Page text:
Category Archives: Ellyn’s Blog

When Maya Angelou was Marguerite Johnson

When Maya Angelou died last week, I read the obituaries, marveling once again at the enormous spectrum of her talents and achievements.

But none of them put their finger on the characteristic that most powerfully shaped her life, from my perspective. When we worked together on her letter to her younger self for What I Know Now, the predominant trait that emerged was Maya’s indomitable will. Did you know that her mother, Lady Vivian Baxter, was an accomplished businesswoman who had live-in help at home when Maya was a teenager? That narrative detail doesn’t fit neatly with a pivotal moment in Maya’s 17-year-old life: she was pregnant when she graduated from high school and decided to leave home with her baby two months after he was born.

Why would she leave the comfort of her mother’s home for a room in a boarding house? More than anything else, Maya wanted to do things her way. And nothing was going prevent her. Her mother’s reaction speaks volumes about Maya’s independent drive.

Here’s the letter we created, written to herself at 17:

Dear Marguerite,

      You’re itching to be on your own. You don’t want anybody telling you what time you have to be in at night or how to raise your baby. You’re going to leave your mother’s big comfortable house and she won’t stop you, because she knows you too well.

But listen to what she says:

When you walk out of my door, don’t let anybody raise you—you’ve been raised.

You know right from wrong.

In every relationship you make, you’ll have to show readiness to adjust and make adaptions.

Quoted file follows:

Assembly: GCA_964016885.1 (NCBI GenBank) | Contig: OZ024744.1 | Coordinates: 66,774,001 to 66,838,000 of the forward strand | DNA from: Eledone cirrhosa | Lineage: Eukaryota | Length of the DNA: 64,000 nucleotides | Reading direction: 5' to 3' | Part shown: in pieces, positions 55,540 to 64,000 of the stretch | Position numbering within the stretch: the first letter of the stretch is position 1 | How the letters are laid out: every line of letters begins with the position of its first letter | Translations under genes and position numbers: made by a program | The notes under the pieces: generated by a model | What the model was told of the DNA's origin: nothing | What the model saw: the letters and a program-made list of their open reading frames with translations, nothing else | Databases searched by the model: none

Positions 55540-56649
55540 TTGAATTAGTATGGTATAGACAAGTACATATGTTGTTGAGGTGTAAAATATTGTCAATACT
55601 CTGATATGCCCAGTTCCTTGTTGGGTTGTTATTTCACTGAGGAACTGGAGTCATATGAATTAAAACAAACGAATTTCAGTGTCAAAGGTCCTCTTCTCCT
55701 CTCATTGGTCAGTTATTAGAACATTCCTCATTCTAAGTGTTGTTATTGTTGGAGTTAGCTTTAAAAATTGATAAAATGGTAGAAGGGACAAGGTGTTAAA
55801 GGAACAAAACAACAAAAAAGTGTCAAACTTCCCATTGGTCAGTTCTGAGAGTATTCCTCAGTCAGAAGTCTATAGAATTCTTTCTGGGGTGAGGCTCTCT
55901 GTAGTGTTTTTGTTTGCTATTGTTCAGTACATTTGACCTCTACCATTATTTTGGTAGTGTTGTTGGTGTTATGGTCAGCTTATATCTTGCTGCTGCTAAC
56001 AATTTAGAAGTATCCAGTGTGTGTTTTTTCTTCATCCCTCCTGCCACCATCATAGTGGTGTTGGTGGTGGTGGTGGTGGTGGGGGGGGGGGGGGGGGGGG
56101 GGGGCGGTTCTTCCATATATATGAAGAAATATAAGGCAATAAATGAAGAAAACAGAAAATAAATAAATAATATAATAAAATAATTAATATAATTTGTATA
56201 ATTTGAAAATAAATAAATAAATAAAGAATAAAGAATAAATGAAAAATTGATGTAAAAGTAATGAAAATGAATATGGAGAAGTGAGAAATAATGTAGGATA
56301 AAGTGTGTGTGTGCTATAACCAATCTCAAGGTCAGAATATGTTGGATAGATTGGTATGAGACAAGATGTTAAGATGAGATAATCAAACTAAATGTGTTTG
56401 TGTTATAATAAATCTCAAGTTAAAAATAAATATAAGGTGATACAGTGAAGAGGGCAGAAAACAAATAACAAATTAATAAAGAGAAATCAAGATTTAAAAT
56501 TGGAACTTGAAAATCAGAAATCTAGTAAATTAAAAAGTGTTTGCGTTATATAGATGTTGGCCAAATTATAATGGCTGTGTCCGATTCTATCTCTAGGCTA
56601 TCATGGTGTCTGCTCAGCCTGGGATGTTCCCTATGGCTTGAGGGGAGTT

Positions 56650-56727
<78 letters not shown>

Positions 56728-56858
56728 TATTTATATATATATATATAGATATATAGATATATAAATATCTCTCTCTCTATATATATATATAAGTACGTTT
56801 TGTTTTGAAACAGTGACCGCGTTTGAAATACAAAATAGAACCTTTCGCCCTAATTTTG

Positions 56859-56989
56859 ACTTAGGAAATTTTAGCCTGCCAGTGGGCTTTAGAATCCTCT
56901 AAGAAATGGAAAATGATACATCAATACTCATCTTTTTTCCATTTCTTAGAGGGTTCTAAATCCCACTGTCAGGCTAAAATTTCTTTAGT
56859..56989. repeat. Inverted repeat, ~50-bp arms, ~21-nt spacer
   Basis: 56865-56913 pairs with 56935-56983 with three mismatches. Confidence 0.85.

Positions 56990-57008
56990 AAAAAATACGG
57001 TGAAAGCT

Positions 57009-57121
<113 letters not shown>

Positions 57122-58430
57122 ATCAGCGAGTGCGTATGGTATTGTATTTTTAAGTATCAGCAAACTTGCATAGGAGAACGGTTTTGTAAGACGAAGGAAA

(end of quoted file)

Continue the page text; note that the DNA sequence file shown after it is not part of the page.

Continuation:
Remember you can always come home.

      You will go home again when the world knocks you down—or when you fall down in full view of the world. But only for two or three weeks at a time. Your mother will pamper you and feed you your favorite meal of red beans and rice. You’ll make a practice of going home so she can liberate you again—one of the greatest gifts, along with nurturing your courage, that she will give you.

     Be courageous but not foolhardy.

Walk proud as you are,


Saying Yes to The Universe

Melanie's photo for the Marie Claire artlcle

Melanie’s photo for the Marie Claire artlcle

Once upon a time a fabulous young lady named Melanie Tozzi (now Hicks) wrote a beautiful letter to her younger self and entered it in a  Marie Claire magazine contest that was promoting If I’d Known Then, my second book. A shortened version of her letter appeared, along with a few others, next to a beautiful photograph staged to fit with the theme of her letter.

Her letter was about fear. As she said to her younger self: “When I peer into the looking glass that illuminates you, Continue reading

Motherhood: The Truth is too Tough to Tell

“You thought parenting would be so much easier than this. If it’s this stormy between the two of you now, how will you possibly have the loving, affectionate relationship with your daughter that you’d always imagined?”

If you, like me, have faced some scary, heart-wrenching challenges as a mother, it won’t surprise you to learn that relatively few women choose to write to their younger selves about those painful moments. It cuts too close to the Continue reading

Growing Golf at The John Deere Classic

     Visiting the Quad Cities is a dip in the best of small, tight-knit communities. I was there yesterday to keynote Executive Women’s Day at PGA Tour’s John Deere Classic tournament. The brainchild of Donna Fiedorowicz, Executive Women’s Day attracts female business leaders from the community—who have likely never played golf.